Mary Seeger O’Boyle Postdoctoral Fellow, 2022-2023 to 2023-2024
- DegreePh.D., Art History, Emory University, 2021DissertationMeaning, Materiality, and Pothos in Late Antique Gold-Glass PortraitsResearch ProjectPothos: Longing from Classical Portrait Image to Byzantine Icon
Rachel Catherine Patt is an art historian specializing in Classical and Late Antique visual and material culture. Her research interests include portraiture’s roles in identity construction and memory preservation in the pan-Mediterranean world, as well as questions of materiality and the wondrous. Patt received a degree in Classics with distinction from Stanford University (B.A., 2009), and degrees in art history from the Courtauld Institute of Art (M.A., 2011) and Emory University (Ph.D., 2022). From 2019—2022, her doctoral research was supported by a David E. Finley Predoctoral Fellowship from the Center for Advanced Study in the Visual Arts (CASVA). Her research has also been supported by the Andrew W. Mellon Foundation, the Pittsburgh Foundation, and the International Catacomb Society’s Shohet Scholars program. She has collaborated on curatorial projects at institutions such as the Getty Villa, the Museum of Fine Arts- Boston, and most recently the Michael C. Carlos Museum. Patt’s current book project expands the scope of her dissertation, which focused on a particular corpus of Late Antique miniature portraits, to consider images in other media and from other time periods.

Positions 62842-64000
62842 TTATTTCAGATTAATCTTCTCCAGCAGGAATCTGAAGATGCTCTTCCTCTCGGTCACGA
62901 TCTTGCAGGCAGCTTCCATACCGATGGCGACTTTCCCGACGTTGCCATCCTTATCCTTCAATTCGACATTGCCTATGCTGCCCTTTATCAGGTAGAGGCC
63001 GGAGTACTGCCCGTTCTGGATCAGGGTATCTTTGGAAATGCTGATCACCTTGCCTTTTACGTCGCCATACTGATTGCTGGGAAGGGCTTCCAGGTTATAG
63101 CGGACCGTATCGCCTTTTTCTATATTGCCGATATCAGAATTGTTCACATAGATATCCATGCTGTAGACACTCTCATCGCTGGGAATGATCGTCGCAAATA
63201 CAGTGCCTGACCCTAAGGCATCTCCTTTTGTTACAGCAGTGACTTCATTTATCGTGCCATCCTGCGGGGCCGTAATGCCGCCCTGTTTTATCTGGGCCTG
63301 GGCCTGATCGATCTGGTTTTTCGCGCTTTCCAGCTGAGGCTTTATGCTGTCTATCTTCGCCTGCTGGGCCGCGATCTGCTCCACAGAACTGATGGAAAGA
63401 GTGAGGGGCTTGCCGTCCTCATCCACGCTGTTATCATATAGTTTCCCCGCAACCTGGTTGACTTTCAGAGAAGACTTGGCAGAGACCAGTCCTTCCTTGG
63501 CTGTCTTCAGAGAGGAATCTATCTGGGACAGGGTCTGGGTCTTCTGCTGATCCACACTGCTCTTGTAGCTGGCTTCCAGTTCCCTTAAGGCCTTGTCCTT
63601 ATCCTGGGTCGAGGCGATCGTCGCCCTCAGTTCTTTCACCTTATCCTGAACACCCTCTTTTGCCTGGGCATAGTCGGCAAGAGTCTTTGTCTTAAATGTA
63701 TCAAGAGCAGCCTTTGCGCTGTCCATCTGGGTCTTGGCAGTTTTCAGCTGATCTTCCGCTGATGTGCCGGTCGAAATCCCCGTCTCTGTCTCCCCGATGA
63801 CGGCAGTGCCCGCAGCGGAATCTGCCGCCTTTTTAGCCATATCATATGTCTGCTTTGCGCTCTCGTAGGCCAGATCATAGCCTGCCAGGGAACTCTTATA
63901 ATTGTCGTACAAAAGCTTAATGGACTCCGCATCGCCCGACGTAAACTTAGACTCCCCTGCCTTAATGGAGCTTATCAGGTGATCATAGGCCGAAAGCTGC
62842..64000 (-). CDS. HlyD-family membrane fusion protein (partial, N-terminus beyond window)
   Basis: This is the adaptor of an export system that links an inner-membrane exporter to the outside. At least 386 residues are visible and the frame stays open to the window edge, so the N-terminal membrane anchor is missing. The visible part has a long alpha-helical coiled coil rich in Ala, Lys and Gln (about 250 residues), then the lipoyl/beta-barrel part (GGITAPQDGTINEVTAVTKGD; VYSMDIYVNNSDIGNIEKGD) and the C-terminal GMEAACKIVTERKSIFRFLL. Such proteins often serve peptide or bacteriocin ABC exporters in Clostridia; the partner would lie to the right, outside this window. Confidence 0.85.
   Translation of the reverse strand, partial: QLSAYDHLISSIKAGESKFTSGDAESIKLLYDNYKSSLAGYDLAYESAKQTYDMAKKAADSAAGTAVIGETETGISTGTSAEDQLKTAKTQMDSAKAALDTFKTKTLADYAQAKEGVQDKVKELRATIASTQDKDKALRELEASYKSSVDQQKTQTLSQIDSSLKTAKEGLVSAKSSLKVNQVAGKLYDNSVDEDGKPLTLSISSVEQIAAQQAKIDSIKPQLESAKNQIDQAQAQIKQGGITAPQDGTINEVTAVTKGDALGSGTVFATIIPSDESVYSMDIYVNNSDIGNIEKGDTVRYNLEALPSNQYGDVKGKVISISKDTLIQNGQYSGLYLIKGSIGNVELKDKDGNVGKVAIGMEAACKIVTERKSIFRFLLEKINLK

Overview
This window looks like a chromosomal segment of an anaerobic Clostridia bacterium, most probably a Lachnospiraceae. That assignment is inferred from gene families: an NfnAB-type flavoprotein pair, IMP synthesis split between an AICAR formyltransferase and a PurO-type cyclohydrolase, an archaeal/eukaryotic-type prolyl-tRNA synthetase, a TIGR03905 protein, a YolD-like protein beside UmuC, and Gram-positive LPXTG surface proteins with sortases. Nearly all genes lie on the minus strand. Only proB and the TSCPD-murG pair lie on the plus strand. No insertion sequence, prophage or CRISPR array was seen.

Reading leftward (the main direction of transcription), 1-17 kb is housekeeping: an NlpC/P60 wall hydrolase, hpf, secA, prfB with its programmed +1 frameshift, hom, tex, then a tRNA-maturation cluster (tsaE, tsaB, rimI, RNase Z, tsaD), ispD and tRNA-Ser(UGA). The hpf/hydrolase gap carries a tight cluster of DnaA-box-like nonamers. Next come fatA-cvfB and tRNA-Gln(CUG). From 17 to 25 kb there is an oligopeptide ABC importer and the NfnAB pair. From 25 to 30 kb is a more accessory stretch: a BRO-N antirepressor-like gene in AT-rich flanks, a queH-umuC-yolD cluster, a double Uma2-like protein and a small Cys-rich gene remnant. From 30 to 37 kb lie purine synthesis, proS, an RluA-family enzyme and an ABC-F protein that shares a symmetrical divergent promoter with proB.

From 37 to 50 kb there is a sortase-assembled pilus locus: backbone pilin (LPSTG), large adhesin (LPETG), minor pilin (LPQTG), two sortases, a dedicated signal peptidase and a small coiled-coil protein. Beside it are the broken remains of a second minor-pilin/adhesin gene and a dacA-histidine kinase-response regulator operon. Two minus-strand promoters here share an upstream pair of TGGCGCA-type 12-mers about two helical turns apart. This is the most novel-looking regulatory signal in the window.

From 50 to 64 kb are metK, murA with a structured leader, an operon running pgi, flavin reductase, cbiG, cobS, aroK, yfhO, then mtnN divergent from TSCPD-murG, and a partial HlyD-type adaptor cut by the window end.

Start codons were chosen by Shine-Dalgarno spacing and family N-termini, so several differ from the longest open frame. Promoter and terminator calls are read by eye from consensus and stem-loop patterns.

About the Research Project
Pothos: Longing from Classical Portrait Image to Byzantine Icon
Pothos: Longing from Classical Portrait Image to Byzantine Icon presents the first comprehensive investigation of the role of pothos in ancient and medieval Mediterranean image-making. One of the numerous ancient Greek words to designate a specific inflection of love and desire, pothos describes an intense longing and yearning for a subject that is absent. Tracing a visual history of longing, Patt’s book project proposes that pothos was at the conceptual core of the ancient portrait image. It seeks to address how the object of longing metamorphosed from a private and personal beloved to the divine and unattainable Christ over the cultural transformations of society from Classical antiquity to Byzantine Empire. Incorporating issues of scale, materiality, and the theorization of memory, the project gathers a range of both visual and literary evidence to demonstrate the critical role of pothos as catalyst for image-making in the Mediterranean and underscores the transhistorical stakes of representation. For ultimately, two millennia after Pliny the Elder anecdotally attributed the invention of portraiture to pothos, the notion of longing as motivator of representation feels keenly relevant as we continue to grapple with what it means to miss someone beloved.